No, I'm not talking about marriage but at this bounteous time of year my mind immediately turns to preserving fruit and vegetables whilst they're at their best.


Last year in the August issue I talked about preserves. If you missed that article you can read it here. This year I'm going to talk about another form of preservation, namely drying.


Most of us will immediately think of herbs and indeed, they are prime candidates for this method. However, many fruit and veggies can be successfully dried at home using a conventional oven, be it electric or gas.


Although particularly useful if you grow or pick your own, with the prices of many locally grown seasonal vegetables dropping in stores and supermarkets, one might as well take advantage and buy extra to preserve.


Many of us can now enjoy vegetables which are out of season in the areas where we live throughout the year, but in many cases, the imported produce which ends up on supermarket shelves are less flavoursome than  more locally grown produce which is actually in season due to the fact that they are often picked before they are mature so they can be shipped without fear of spoiling before they get to us.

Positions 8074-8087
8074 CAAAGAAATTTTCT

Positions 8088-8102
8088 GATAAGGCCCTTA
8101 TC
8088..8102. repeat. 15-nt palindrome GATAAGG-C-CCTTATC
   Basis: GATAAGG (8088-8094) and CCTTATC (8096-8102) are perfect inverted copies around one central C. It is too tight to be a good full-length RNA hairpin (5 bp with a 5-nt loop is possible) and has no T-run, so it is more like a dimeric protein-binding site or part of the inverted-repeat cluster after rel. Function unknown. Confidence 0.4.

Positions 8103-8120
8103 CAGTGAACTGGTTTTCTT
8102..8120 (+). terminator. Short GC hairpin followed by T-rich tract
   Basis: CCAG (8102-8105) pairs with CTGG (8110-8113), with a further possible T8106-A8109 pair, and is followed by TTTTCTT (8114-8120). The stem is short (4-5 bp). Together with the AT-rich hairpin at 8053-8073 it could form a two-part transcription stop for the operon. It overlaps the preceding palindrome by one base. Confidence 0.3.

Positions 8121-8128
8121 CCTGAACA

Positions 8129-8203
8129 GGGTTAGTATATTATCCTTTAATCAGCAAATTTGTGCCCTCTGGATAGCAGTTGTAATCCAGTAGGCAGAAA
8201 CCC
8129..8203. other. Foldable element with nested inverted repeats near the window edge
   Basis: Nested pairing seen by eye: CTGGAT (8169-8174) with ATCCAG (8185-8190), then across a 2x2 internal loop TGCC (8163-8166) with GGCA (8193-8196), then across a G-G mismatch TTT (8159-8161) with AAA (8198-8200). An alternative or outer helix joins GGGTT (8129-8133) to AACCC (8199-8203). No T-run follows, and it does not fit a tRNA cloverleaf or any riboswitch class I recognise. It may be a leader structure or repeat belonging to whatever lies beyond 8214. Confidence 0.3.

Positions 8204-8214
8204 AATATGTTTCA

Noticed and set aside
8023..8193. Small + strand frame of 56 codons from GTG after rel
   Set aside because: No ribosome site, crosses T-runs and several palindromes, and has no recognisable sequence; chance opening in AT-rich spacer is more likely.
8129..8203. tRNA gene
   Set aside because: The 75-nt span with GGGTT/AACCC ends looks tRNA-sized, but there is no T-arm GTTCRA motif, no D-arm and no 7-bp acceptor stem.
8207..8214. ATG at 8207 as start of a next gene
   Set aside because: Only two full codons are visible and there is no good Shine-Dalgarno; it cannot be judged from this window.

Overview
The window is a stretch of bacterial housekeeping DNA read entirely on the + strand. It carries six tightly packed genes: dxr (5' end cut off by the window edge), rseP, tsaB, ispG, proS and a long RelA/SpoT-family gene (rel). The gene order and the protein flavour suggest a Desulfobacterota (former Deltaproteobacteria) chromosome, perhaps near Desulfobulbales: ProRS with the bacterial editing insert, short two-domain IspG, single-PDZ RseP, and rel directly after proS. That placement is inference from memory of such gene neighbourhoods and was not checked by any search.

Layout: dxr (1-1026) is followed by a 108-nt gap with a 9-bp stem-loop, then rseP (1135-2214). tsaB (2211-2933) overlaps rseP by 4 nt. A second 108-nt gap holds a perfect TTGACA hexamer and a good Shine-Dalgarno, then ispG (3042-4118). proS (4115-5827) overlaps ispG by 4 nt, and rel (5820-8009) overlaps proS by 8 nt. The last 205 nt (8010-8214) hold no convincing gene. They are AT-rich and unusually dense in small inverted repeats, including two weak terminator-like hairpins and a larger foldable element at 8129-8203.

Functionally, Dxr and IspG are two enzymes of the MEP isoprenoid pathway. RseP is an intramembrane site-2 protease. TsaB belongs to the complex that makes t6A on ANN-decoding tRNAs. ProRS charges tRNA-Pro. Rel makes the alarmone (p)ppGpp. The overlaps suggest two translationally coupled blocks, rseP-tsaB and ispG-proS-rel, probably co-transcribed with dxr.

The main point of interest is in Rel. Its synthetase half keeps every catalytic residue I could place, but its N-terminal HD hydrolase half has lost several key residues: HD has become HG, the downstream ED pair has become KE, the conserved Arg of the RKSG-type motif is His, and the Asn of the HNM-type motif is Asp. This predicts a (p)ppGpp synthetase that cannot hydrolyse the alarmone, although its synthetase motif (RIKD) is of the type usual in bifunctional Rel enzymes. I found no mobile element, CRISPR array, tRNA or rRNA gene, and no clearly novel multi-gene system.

The one which springs to mind is tomatoes. Despite the fact that certainly in the UK, we can now buy tomatoes on the vine all year, in my experience, many of these are inferior in taste.


When you open the packet and get that whiff of tomato, what you're actually smelling is the vine which often bears little relation to the taste of the actual fruit.


There are a few "rules" to adhere to when drying produce at home to ensure good results.


1. Always use produce when it's at its peak.


2. Blanch vegetables before drying. This helps to stop enzyme activity which can cause changes in the flavour and texture during storage.


3. Ensure adequate ventilation and constant temperature during the drying process. This is best achieved by preheating the oven to (60C/140F), then  prop the oven door open and adjust the thermostat to maintain a consistent oven temperature of 60C/140F. The door being ajar allows the  moist air to escape.


4. Package the produce in air tight containers/bags and store in cool dark conditions (6-12 months).


5. Dry to the optimum degree. Dried vegetables should be hard and brittle. Remove a small amount of the dried food and cool for a few minutes before testing for dryness.